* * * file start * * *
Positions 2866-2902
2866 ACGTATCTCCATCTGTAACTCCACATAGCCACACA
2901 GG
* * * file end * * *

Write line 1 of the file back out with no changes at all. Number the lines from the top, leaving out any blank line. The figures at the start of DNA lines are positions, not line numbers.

Positions 2866-2902